Q: Doesn't Dor Deah misunderstand Kabbalah?




A third criticism is that Dor Daim take works of Kabbalah too literally: it is intended to be myth and metaphor, and to subject it to rigorous analysis as the Dor Daim do is like trying to construe a Keats sonnet as if it were an Act of Parliament. Works of Kabbalah themselves contain warnings that the teachings should not be exposed to common view or read too realistically, and that to do so is indeed to incur the danger of falling into heresy or idolatry.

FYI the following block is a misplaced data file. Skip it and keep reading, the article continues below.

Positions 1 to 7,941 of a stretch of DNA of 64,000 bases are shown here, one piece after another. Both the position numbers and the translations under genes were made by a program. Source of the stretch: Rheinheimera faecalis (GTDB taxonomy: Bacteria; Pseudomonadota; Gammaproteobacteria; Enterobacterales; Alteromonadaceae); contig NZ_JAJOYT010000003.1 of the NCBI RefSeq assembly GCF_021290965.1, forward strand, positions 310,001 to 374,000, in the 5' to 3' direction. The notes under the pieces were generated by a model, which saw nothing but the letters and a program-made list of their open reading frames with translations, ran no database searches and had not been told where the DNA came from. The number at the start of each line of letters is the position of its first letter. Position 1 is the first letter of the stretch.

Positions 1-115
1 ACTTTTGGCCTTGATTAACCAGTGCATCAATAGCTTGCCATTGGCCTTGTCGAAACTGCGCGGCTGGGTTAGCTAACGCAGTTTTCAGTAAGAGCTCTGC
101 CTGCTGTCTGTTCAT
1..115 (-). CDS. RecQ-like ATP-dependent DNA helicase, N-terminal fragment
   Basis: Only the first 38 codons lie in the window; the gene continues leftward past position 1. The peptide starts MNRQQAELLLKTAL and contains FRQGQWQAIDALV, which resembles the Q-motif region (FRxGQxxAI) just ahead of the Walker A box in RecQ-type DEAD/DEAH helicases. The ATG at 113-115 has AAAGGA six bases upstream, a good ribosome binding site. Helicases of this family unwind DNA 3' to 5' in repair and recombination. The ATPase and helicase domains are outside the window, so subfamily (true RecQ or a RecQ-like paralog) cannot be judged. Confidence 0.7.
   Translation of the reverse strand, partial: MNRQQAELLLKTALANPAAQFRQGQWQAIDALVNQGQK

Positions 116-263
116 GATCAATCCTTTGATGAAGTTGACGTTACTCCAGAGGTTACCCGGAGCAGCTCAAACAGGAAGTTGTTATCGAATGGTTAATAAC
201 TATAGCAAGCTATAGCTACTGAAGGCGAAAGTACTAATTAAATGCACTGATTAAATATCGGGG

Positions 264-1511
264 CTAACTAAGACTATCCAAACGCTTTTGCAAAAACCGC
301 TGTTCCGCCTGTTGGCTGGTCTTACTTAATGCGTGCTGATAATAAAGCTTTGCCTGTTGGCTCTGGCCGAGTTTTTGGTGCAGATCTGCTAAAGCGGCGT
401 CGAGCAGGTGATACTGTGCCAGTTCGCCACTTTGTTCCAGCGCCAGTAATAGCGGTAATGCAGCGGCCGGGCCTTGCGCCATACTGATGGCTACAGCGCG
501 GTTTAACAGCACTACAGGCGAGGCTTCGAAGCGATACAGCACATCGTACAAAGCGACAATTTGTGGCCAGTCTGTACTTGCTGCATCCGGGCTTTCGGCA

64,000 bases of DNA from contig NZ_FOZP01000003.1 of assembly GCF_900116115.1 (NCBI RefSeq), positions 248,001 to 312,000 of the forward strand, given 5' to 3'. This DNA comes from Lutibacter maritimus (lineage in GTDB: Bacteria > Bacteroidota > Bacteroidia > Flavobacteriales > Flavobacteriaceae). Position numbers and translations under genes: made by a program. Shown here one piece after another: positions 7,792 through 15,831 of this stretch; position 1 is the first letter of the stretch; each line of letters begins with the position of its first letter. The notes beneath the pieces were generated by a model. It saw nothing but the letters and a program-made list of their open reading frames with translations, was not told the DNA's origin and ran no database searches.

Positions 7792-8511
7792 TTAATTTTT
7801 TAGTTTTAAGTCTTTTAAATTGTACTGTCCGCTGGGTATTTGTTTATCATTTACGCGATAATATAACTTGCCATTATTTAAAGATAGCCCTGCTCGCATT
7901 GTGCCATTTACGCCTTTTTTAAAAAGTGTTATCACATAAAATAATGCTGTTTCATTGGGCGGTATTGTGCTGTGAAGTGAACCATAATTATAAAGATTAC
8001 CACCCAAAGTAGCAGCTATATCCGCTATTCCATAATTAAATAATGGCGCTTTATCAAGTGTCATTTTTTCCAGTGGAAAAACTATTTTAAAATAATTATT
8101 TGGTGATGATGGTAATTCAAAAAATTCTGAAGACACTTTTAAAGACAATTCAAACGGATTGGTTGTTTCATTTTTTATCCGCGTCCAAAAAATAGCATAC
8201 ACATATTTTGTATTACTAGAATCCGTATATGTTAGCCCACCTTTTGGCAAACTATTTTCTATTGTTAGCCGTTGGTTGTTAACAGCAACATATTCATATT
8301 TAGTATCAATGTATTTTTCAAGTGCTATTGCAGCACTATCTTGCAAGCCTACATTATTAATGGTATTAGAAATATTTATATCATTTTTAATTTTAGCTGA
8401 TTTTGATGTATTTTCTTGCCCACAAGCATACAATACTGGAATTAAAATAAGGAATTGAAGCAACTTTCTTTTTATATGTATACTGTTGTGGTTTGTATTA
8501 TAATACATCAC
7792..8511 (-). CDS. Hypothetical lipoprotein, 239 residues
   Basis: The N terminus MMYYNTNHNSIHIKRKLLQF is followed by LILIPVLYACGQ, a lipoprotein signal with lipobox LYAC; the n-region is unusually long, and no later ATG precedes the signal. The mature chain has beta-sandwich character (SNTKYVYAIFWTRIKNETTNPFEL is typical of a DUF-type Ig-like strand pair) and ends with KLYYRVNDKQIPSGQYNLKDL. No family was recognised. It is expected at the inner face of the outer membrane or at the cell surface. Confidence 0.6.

The Dor Dai response to this is that, however this may be in theory, these warnings have not been observed. Kabbalah, in its most literal and "realistic" sense, has in fact been extensively popularised, with the result that many otherwise pious Jewish groups are now permeated with superstition, so that the whole enterprise is now more trouble than it is worth. Further, the claim that these works, on their true interpretation, are harmless metaphorical imagery fully compatible with monotheism is disingenuous: the origins of most Kabbalistic concepts in pagan systems such as Neoplatonism and Gnosticism are too glaringly obvious to be ignored. (Dor Daim do not claim that all Kabbalists are in fact polytheists: only that they are inconsistent.)